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Taxi violence, racial tensions and confusion: how back-to-school went across SA

26 July 2021 - 19:53 By prega govender
School children wearing masks get their hands sanitised and temperatures checked as they arrive at Mayibuye Primary School, Snake Park in Soweto on July 26 2021.
School children wearing masks get their hands sanitised and temperatures checked as they arrive at Mayibuye Primary School, Snake Park in Soweto on July 26 2021.
Image: Veli Nhlapo

Taxi violence and disruptions to public transport resulted in a lower than usual pupil attendance at some schools in the Western Cape on the first day of the new term on Monday.

The provincial education department’s spokesperson, Bronagh Hammond, confirmed that “commuter schools” which have a high enrolment of pupils from areas on the outskirts of the city were affected by the disruptions.

Schools in the City Bowl and surrounding area were mostly affected.

“One taxi association that transports learners privately also didn’t operate today due to threats of violence which affected attendance.”

Hammond said they were also deeply saddened by the report of a death of a security guard who was allegedly attacked at a metro central school after confronting alleged vandals on Sunday night.

“The matter has been reported to SAPS and an investigation is under way.”

She said that they had received a number of reports of schools that were burgled or vandalised over the holidays and that further information will be released later this week.

Meanwhile, most pupils at two schools in Giyani, Limpopo, did not return to class because of the seeming confusion over the opening date.

This is according to Ben Machipi, general secretary of the Professional Educators’ Union (PEU), who said that the confusion may have arisen after recent announcements that all primary school pupils will return on August 2.

“When some schools closed in June, it was abrupt. I don’t think schools had an opportunity to give a directive [on the reopening].”

Limpopo education department spokesperson, Tidimalo Chuene, said they were monitoring schools today and that feedback will only be available on Tuesday.

Commenting on the readiness for the return of all primary school pupils on August 2, she said that they will issue a statement once they had concluded all internal reporting processes on readiness for the full return of primary school pupils.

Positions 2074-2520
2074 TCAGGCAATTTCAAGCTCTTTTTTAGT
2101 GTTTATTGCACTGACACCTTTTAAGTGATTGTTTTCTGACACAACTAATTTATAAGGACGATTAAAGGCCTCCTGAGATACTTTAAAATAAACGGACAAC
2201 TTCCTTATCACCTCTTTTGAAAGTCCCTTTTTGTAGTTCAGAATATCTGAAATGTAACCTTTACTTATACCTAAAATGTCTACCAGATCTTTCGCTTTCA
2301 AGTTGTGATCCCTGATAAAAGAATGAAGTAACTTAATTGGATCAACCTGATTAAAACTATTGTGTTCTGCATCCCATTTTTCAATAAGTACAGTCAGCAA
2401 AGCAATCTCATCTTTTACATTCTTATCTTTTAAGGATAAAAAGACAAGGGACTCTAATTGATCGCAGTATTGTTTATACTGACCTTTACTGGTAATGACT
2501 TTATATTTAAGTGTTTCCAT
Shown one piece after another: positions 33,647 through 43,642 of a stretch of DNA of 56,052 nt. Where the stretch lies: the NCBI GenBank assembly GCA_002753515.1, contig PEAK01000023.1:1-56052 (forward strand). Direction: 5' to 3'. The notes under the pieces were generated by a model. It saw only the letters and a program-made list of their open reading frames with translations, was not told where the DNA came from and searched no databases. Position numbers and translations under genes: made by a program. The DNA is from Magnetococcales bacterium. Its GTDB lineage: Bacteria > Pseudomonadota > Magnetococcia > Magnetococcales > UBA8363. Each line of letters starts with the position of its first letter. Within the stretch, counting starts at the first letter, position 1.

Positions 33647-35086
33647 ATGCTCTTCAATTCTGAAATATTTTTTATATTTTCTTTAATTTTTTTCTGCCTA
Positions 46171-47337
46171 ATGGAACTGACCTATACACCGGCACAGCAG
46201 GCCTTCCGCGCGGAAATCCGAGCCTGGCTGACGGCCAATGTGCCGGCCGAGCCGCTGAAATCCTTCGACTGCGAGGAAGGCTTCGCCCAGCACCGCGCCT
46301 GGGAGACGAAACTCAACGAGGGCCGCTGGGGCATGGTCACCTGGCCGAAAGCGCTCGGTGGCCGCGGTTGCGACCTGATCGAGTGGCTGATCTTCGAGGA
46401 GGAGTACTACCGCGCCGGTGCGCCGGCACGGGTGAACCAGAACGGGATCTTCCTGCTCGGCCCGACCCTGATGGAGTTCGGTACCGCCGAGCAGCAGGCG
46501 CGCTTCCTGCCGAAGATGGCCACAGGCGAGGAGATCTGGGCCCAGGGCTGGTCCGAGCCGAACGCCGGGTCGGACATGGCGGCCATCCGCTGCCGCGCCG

Chuene said that education MEC, Polly Boshielo and senior management officials will be monitoring schools this week “to assess the settling in of learners and assist in areas where there might be challenges”.

“We have a mammoth task in terms of catching up on lost time, and at the same time navigating through challenges presented by Covid-19,” Boshielo said.

KwaZulu-Natal education MEC Kwazi Mshengu, who visited several schools in strife-torn Phoenix, north of Durban, on Monday, said schooling had got off to a smooth start in the province.

Tensions are still running high in Phoenix after the recent violent unrest which claimed the lives of 251 people in the province.

Racial tensions between the predominantly Indian population of Phoenix and neighbouring settlements of Bhambayi, Zwelisha and Amaoti were sparked after the many  deaths in the area as a result of residents taking up arms and blockading off areas.

“We have ensured that needs were satisfied and that the schools had the necessary equipment and tools they required to operate effectively. Our teams will continue to monitor schools in all 12 districts,” Mshengu said.

North West education department spokesperson Elias Malindi said classes resumed successfully “with no challenges encountered”.

“Both learners and teachers are back at school continuing with the curriculum as planned in full adherence to Covid-19 safety protocols.”

He said the department was ready to receive all primary school pupils  daily from August 2.

Eastern Cape education department spokesperson Mali Mtima said they made all the necessary arrangements “to ensure learners return to a suitable environment for teaching and learning”.

He said challenges identified included vacancies becoming available after the deaths, resignations and dismissals of some teachers.

“We have to recruit new ones and we are working with districts to monitor the recruitment of those educators so that every learner has an educator in front of him or her.”